Portal:North America
Get Portal:North America essential facts below. View Videos or join the Portal:North America discussion. Add Portal:North America to your PopFlock.com topic list for future reference or share this resource on social media.
Portal:North America

The North America Portal

Location North America.svg

North America is a continent entirely within the Northern Hemisphere and almost all within the Western Hemisphere. It can also be described as the northern subcontinent of the Americas. It is bordered to the north by the Arctic Ocean, to the east by the Atlantic Ocean, to the southeast by South America and the Caribbean Sea, and to the west and south by the Pacific Ocean. Because it is on the North American Tectonic Plate, Greenland is included as part of North America geographically.

North America covers an area of about 24,709,000 square kilometers (9,540,000 square miles), about 16.5% of the Earth's land area and about 4.8% of its total surface. North America is the third-largest continent by area, following Asia and Africa, and the fourth by population after Asia, Africa, and Europe. In 2013, its population was estimated at nearly 579 million people in 23 independent states, or about 7.5% of the world's population.

North America was reached by its first human populations during the last glacial period, via crossing the Bering land bridge approximately 40,000 to 17,000 years ago. The so-called Paleo-Indian period is taken to have lasted until about 10,000 years ago (the beginning of the Archaic or Meso-Indian period). The classic stage spans roughly the 6th to 13th centuries. The pre-Columbian era ended in 1492, with the beginning of the transatlantic migrations of European settlers during the Age of Discovery and the early modern period. However, the first recorded European references to North America (other than Greenland) are around 1000 AD in Norse sagas where it is referred to as Vinland. Present-day cultural and ethnic patterns reflect interactions between European colonists, indigenous peoples, African slaves, immigrants, and the descendants of these groups.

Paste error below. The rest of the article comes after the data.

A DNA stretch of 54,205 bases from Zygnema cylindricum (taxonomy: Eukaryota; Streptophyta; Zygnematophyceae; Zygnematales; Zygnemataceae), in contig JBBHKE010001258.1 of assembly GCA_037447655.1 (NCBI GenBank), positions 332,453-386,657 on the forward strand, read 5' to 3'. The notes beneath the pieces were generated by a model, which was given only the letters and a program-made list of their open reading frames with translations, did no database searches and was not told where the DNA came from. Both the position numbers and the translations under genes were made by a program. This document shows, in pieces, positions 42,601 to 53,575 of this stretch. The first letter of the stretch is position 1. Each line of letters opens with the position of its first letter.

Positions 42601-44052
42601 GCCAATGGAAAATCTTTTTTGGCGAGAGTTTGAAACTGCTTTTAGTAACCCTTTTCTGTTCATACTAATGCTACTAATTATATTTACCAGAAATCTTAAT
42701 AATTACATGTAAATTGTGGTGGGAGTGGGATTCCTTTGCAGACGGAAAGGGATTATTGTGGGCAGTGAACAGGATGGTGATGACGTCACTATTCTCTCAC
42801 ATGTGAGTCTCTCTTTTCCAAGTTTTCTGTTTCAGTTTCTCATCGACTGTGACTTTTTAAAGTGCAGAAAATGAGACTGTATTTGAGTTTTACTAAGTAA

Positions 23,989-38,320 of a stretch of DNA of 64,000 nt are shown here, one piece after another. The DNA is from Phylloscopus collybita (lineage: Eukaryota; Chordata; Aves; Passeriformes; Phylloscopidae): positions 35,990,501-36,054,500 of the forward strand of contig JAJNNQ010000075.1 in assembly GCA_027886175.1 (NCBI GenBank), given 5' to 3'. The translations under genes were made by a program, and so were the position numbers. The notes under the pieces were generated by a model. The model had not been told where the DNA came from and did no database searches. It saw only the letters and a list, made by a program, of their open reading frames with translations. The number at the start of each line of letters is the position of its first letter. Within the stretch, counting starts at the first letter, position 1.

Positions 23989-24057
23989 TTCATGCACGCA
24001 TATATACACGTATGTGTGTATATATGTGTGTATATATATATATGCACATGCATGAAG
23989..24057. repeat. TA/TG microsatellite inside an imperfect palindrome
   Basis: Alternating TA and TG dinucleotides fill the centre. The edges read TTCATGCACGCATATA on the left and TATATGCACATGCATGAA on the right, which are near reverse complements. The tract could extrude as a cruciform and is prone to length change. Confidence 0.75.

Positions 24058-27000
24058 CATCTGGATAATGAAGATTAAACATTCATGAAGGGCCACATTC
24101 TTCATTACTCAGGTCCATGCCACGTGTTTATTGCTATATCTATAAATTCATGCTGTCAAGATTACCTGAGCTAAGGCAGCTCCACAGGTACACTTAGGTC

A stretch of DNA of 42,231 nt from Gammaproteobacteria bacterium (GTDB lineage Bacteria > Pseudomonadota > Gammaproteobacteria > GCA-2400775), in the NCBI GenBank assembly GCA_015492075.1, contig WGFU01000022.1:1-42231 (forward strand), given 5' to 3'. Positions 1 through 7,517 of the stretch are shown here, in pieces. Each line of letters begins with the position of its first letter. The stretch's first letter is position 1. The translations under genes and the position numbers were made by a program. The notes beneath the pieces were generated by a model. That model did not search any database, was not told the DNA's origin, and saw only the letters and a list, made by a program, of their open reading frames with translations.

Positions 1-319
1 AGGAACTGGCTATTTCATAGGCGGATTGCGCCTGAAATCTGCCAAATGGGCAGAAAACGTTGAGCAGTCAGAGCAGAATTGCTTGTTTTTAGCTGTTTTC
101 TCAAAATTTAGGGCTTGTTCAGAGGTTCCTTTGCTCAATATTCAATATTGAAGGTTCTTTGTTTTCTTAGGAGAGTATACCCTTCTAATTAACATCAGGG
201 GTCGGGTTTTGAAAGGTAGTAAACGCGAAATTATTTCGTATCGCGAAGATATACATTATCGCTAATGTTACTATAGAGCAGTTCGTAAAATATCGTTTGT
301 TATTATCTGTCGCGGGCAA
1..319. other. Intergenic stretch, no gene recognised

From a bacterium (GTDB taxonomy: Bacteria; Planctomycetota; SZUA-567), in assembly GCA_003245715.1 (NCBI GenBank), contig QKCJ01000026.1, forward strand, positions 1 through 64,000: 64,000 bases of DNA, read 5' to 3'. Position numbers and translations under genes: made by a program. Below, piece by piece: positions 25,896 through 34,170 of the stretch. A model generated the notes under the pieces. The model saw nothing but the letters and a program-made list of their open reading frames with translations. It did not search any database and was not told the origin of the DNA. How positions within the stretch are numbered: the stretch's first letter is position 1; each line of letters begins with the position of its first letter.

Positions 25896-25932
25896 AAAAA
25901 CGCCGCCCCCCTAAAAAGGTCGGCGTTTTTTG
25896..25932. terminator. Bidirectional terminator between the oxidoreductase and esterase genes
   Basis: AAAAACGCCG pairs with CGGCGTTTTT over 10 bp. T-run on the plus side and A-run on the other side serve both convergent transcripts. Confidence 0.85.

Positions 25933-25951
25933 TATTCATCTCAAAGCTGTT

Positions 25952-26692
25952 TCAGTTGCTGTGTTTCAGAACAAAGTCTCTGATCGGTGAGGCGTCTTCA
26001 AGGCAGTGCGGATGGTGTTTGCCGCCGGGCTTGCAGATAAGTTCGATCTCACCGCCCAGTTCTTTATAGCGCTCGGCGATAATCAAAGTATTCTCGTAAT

Owing to Europe's colonization of the Americas, most North Americans speak European languages such as English, Spanish or French, and their cultures commonly reflect Western traditions. (Full article...)

Cscr-featured.png Featured article - show another

This is a Featured article, which represents some of the best content on English Wikipedia.

Prospectors working California gold placer deposits in 1850